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Home arrowNews arrowJune 26, 2014

Meet the Summer 2014 Interns at the Advisory Council on Historic Preservation

The Advisory Council on Historic Preservation (ACHP) is pleased to be able to host four interns this summer, a record number for the agency. Each of the interns is working with a different office within the agency, supervised by a member of the professional staff. One of the internship positions is supported by the Washington Internships for Native Students program (WINS) which offers students of American Indian, Alaska Native, and Native Hawaiian (AI/AN/NH) nations the opportunity to build leadership and advocacy skills while living, studying, and interning in Washington, D.C. Developed in response to the White House Initiative on American Indians and Alaska Natives, this program offers qualified students full scholarships funded by American University and sponsoring organizations. The ACHP Alumni Foundation generously supports stipends for the other three internships and assists the interns with networking and advice.

ACHP summer interns from left: Amanda Barry, Sarah Berger, Burrell Jones, Laura Kennedy
From the left, ACHP's 2014 summer interns:
Amanda Barry, Sarah Berger, Burrell Jones, and Laura Kennedy

Amanda Barry, interning in the Office of Preservation Initiatives, is researching model historic preservation projects and approaches and developing case studies, with a focus on historic resources that help interpret the stories of communities currently under-represented in the preservation program. She will also support planning for the upcoming 50th anniversary of the National Historic Preservation Act. Amanda is a Master's degree student in Public History at Middle Tennessee State University, with a concentration in historic preservation.

Sarah Berger, interning in the Office of Communications, Education, and Outreach, will be researching and drafting stories for the ACHP Web site and Section 106 Success Stories, as well as social media content. She plans to set up an Instagram account for the agency and help develop social media policies, with an eye toward better engaging young people and more diverse audiences in our work and in historic preservation in general. She will also assist with preparations for the ACHP summer business meeting, as well as upcoming conferences and other outreach. Sarah is a recent graduate of the Historic Preservation and Community Planning department at the College of Charleston.

Burrell Jones, interning in the Office of Native American Affairs, is working on several projects. The first is to research and draft an information paper on climate change and its effects on indigenous cultural resources. He is also researching recent international advances in indigenous consultation and the protection of sacred places. Finally, Burrell will be working with interns at the Departments of the Interior and Energy to develop a "message" about sacred places under the Sacred Sites Memorandum of Understanding signed by the Departments of the Interior, Agriculture, Defense, and Energy and the ACHP. Burrell is a senior at Northern Arizona University majoring in Applied Indigenous Studies.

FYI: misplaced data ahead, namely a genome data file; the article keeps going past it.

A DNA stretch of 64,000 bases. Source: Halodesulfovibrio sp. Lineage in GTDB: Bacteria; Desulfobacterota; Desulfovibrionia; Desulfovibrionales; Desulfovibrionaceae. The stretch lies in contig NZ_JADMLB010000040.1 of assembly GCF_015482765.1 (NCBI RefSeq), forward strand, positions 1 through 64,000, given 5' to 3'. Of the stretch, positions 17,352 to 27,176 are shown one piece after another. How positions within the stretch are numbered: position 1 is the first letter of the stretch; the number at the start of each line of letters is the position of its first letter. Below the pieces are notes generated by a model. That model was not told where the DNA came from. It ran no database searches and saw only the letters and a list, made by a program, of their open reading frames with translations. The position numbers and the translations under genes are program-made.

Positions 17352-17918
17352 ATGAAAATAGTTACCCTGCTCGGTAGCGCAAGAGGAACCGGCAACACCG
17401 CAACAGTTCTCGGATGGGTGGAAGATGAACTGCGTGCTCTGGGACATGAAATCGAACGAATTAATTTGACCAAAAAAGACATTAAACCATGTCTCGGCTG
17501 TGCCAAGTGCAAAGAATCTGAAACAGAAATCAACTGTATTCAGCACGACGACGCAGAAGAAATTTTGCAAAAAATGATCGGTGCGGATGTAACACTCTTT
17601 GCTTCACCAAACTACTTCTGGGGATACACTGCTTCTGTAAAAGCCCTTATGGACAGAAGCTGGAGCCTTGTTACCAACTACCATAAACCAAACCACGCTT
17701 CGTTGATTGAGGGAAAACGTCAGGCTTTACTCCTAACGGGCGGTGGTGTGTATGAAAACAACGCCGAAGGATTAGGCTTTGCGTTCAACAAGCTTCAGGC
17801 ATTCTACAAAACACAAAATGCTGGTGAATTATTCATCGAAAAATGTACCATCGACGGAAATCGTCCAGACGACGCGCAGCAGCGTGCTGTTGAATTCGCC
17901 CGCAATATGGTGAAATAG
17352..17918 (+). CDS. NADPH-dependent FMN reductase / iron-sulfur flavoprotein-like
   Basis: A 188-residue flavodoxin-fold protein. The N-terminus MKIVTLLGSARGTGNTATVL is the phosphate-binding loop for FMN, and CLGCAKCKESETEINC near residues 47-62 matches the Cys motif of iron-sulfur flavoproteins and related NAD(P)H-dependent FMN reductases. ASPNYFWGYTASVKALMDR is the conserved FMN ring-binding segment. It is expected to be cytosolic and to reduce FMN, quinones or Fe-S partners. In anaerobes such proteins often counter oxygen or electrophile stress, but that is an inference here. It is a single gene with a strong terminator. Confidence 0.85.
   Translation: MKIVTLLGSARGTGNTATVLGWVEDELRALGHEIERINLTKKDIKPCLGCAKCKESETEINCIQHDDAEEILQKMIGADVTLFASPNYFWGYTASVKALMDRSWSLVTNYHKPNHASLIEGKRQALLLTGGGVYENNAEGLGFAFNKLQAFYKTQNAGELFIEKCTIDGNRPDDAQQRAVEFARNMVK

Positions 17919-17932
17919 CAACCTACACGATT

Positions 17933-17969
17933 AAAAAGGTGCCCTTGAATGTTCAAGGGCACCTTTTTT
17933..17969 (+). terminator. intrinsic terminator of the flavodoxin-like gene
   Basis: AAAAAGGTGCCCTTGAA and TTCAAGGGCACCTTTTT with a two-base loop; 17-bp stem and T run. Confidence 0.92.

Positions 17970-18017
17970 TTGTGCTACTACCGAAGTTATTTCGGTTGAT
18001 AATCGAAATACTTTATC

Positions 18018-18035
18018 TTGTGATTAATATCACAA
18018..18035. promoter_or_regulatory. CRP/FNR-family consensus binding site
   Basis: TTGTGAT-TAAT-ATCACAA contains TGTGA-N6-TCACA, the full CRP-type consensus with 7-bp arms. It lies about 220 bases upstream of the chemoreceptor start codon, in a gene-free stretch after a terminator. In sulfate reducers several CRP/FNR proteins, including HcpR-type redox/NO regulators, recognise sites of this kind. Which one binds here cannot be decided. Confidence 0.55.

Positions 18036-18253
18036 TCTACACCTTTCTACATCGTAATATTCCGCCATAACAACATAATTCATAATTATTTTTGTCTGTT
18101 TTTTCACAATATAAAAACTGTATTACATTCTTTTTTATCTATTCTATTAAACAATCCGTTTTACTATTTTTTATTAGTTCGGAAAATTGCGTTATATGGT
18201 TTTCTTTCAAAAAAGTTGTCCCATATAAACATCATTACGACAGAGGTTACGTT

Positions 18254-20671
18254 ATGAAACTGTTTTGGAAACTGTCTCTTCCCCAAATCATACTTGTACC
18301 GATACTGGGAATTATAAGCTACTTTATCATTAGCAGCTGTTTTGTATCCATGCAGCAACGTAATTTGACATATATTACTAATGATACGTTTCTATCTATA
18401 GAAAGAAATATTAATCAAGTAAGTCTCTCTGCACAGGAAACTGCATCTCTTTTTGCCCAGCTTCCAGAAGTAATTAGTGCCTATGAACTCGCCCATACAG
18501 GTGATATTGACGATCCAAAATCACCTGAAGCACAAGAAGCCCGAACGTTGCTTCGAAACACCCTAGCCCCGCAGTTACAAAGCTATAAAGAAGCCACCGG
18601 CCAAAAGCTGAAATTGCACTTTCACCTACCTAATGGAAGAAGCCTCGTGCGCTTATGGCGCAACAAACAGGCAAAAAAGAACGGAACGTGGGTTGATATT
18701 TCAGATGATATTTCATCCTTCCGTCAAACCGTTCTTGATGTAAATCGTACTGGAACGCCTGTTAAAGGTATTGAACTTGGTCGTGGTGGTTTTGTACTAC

Laura Kennedy, interning in the Office of Federal Agency Programs, will be continuing the development of a guidance document on the role of ethnography in the Section 106 process. The questions for the question and answer format guidance have been determined, and Laura will research and write responses in consultation with ACHP staff and the staff of other federal agencies, including the National Park Service. Once completed, the guidance will be disseminated via the Web and social media, and made available for training and conference sessions. Laura has a Master's degree in World Heritage Management from University College, Dublin, Ireland and a Bachelor's degree in Anthropology with a minor in Parks, Recreation, and Tourism Management from North Carolina State University.

All of ACHP's summer interns are provided with an orientation to the agency's work, an orientation (along with other DC-area preservation interns) to the historic preservation work of the National Park Service and the National Trust for Historic Preservation, and the opportunity to take the ACHP's Section 106 training classes. Supervisors include the interns in meetings with various partners to deepen their understanding of ACHP work and the national preservation program as a whole.

 

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